Irish poet Seamus Heaney famously belched, “I’m a drinker with a writing problem.” For the uninitiated, a film festival set in Sonoma might look like a wine festival with a film problem. This is not entirely true, though there have been recorded instances when it’s become evident the only reason people were sitting in a dark theater was to nurse their hangovers. Or, because they’d woken up there. Though this is a great way to build an audience if you’re film is scheduled early in the day, one shouldn’t take offense if someone yells “Turn off the lights” when your film flickers onto the screen.

This brings to mind another cliche that is often repeated come festival time: “Friends don’t let friends do the Q&A drunk.” That is, unless those friends have films competing in the same category in which case it’s not personal it’s just The Business.

Speaking of the business, permit me to disabuse out-of-town filmmakers of the notion that they’re going to leave Sonoma with a three-picture deal. You’re not. Consider yourself lucky if you leave with a hangover and perhaps a social disease. Deals don’t get made here, so please do not patronize the patrons.

They’ve put a lot of money into the film festival to celebrate your talents and enjoy your company for a weekend. Don’t spoil it by getting greedy. The fact is, they have less money than you think, especially the ones willing to talk with you.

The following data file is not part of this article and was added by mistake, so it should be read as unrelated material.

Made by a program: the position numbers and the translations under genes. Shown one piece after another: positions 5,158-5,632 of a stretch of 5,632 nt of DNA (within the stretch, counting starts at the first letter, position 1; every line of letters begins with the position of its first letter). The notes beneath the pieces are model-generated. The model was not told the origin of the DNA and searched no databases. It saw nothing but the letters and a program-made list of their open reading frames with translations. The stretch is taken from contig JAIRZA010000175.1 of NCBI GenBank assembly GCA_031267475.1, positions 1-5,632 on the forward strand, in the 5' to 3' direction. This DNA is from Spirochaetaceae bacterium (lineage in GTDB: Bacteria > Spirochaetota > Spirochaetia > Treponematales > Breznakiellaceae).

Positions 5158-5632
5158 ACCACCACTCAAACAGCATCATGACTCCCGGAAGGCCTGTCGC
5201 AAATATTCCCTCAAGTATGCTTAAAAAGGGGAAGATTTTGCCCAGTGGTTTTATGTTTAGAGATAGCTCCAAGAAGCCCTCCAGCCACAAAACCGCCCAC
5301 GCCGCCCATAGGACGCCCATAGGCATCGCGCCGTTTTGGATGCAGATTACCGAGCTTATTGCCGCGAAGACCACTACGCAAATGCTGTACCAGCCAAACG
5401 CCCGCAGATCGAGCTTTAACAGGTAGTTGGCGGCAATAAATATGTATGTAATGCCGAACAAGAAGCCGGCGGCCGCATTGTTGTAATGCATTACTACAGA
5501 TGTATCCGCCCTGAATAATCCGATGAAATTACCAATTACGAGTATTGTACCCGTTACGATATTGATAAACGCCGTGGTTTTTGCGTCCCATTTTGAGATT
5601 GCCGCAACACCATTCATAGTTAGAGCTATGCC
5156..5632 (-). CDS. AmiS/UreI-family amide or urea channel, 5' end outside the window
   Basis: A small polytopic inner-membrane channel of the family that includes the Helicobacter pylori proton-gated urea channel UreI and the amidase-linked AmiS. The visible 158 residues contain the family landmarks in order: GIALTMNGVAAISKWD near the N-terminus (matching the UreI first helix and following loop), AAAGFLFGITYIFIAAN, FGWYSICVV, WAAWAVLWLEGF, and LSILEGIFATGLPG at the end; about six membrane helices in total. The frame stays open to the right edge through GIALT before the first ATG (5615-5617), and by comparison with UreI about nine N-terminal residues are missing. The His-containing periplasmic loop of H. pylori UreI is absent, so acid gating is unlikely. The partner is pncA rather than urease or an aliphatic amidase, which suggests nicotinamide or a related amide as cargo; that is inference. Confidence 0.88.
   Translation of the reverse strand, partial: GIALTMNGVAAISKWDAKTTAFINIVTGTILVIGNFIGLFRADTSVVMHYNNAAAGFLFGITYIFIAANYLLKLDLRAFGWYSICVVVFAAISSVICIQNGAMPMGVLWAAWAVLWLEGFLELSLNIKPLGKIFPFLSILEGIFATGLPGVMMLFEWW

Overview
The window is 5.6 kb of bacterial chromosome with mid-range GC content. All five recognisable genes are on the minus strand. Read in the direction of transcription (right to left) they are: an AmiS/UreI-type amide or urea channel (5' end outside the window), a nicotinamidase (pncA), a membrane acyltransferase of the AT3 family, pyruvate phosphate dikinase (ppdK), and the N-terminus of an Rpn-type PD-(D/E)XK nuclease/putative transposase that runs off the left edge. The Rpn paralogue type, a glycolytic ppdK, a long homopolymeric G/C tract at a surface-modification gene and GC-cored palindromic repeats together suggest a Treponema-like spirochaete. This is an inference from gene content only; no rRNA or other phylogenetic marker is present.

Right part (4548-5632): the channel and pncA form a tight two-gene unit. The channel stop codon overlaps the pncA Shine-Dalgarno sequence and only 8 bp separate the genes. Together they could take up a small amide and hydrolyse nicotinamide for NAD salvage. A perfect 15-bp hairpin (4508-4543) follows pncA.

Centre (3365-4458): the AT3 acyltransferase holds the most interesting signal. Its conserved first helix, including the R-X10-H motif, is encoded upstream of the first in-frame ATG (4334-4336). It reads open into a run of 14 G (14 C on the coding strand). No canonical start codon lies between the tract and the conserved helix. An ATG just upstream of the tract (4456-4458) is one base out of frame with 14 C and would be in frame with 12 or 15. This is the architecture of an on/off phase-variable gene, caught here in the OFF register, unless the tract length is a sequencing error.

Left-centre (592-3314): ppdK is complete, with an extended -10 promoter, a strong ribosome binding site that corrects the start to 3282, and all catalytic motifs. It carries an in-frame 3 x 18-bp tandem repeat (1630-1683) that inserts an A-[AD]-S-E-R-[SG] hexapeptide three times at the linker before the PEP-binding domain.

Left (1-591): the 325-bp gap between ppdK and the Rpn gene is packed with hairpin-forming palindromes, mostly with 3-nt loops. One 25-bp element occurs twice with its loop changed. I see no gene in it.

Consider this: if you and your mark are at the same party, chances are neither of you have any dough. See you there.

Matinee Idyll: Indie Screening in Wine Country

Once upon a time, at some party or other in Hollywood, the host proudly showed off his expansive DVD collection, after claiming to have dumped his books to make space. ?DVDs are the new novels,? he crowed proudly, unaware that he had offended not only this particular writer, but nearly everyone within earshot who had ever curled up with a paperback ? let alone written one. After my blood ceased to boil, I decided to welcome him into my consciousness as one of my myriad mental charity cases: Perhaps he couldn?t read and empowered himself with an arsenal of media; perhaps the deceased love of his life was a librarian and now the mere thought of books taunt his broken heart; perhaps he knew something I didn?t about the evolution of language, which gave new meaning to the phrase ?disc read error.? Perhaps he was an idiot. I surveyed the titles on his shelf ? the usual ? all of which were culled from a film school syllabus or the AFI 100 and de rigeur for anyone in the biz. It was, however, a ?Great Gatsby?-esque moment amongst the DVDs that lead to my final, uncharitable, perception of my host. None of the discs had been opened, their shrink-wrap shrouds intact, tell-tale, like a translucent caul. Of course, in the motion picture version of this moment, the disc my character plucks from the shelf for closer examination would be the 1974 adaptation of ?The Great Gatsby,? penned by Coppola and starring Redford, because, you know, I?m postmodern like that.